Throughout history, humans have expressed themselves through body art, whether it be for spiritual, social, or purely aesthetic reasons. In the US, one of the most prevalent forms of body art is piercing. Most piercings are in the ear, but a significant percentage of these piercings are oral (in the lip, tongue, or another part of the mouth). If you're thinking about getting an oral piercing, you may be wondering about the relationship between oral piercings and oral health. If you already have an oral piercing, you may want to know more about how you can maintain proper care. Either way, keep reading because we're about to throw some helpful facts and advice your way that you won't be able to poke a hole through.
Oral Piercing Risks and Proper Oral Hygiene
What are Oral Piercings?
Oral piercings are holes poked anywhere in the tongue, lips, or cheeks to hold jewelry. Like with pierced ears, the jewelry used in oral piercings can come in various styles – like rings, barbells, and studs. Some adventurous body modifiers even pierce the back of their throats. That may sound particularly risky, and that's because it is. The American Dental Association advises against all oral and perioral piercing due to negative health risks.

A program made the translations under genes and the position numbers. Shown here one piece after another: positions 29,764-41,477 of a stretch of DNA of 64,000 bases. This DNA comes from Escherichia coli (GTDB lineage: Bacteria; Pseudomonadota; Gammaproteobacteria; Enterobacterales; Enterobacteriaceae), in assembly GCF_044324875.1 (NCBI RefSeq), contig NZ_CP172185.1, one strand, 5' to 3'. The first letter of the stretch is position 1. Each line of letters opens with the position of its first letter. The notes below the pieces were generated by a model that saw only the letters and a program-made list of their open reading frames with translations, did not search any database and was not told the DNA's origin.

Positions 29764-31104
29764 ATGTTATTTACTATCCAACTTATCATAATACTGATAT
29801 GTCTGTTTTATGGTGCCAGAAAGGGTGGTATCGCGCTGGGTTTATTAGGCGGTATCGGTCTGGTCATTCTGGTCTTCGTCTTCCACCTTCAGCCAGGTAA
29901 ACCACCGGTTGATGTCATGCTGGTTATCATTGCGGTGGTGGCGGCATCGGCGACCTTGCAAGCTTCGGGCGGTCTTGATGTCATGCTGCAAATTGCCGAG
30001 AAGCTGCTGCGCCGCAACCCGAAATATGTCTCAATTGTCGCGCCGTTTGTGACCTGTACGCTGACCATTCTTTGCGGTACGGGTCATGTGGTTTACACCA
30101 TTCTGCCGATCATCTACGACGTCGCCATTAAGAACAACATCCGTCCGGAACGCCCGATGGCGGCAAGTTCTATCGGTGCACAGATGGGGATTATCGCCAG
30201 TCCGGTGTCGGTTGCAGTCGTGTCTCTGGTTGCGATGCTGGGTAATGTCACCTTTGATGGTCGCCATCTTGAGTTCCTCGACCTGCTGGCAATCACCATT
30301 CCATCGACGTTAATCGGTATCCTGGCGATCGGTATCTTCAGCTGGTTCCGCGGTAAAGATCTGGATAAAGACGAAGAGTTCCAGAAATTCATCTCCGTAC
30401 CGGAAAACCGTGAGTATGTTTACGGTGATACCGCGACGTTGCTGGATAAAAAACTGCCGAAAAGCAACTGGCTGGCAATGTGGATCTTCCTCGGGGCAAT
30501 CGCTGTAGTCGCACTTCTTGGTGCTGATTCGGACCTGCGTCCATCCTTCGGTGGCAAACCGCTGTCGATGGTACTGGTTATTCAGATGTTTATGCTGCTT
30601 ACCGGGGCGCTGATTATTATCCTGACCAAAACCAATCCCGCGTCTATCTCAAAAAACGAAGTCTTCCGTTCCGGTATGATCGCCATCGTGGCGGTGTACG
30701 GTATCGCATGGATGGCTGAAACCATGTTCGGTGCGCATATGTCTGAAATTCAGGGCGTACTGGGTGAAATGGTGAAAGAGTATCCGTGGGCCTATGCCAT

If you're considering a piercing in the lip, tongue, or cheek, we recommend that you consult your dental professional before having the procedure done.
What are the Different Risks Involved with Oral Piercings?
Some of the potential side effects you may experience with an oral piercing include:
- Your mouth contains bacteria. When bacteria gets into a piercing, it can lead to infection. You're at the highest risk of infection immediately after getting the piercing before the hole has healed. Touching the jewelry with your hand, using tobacco products, and putting other objects in your mouth can increase your risk of infection.
Potentially Life-Threatening Diseases
- According to the Cleveland Clinic, piercings with unsanitary needles can increase the risk of contracting Hepatitis B and Hepatitis C.
- Piercings can allow bacteria to enter your bloodstream and travel to your heart, increasing the risk of endocarditis (inflammation of the heart valves or tissues).
Chipped or Cracked Teeth
- Another potential impact of oral piercings on dental health is that the jewelry in your mouth can chip and fracture your teeth. If you have crowns or caps, they may be particularly vulnerable to damage. Learn what to do about a broken tooth.
Injury to the Gums
- Jewelry can also harm your soft gum tissue and cause your gums to recede. Recessed gums make the roots of your teeth more vulnerable to decay and periodontal disease.
- If you have a blood vessel that's punctured when you get your piercing, it can result in difficult-to-control bleeding and severe blood loss.
Pain and Swelling
- Pain and swelling are common side effects of oral piercings. In extreme cases, your swelling could close off your airway, making it difficult to breathe. If you are experiencing pain or swelling, don't hesitate to consult with your dentist or physician.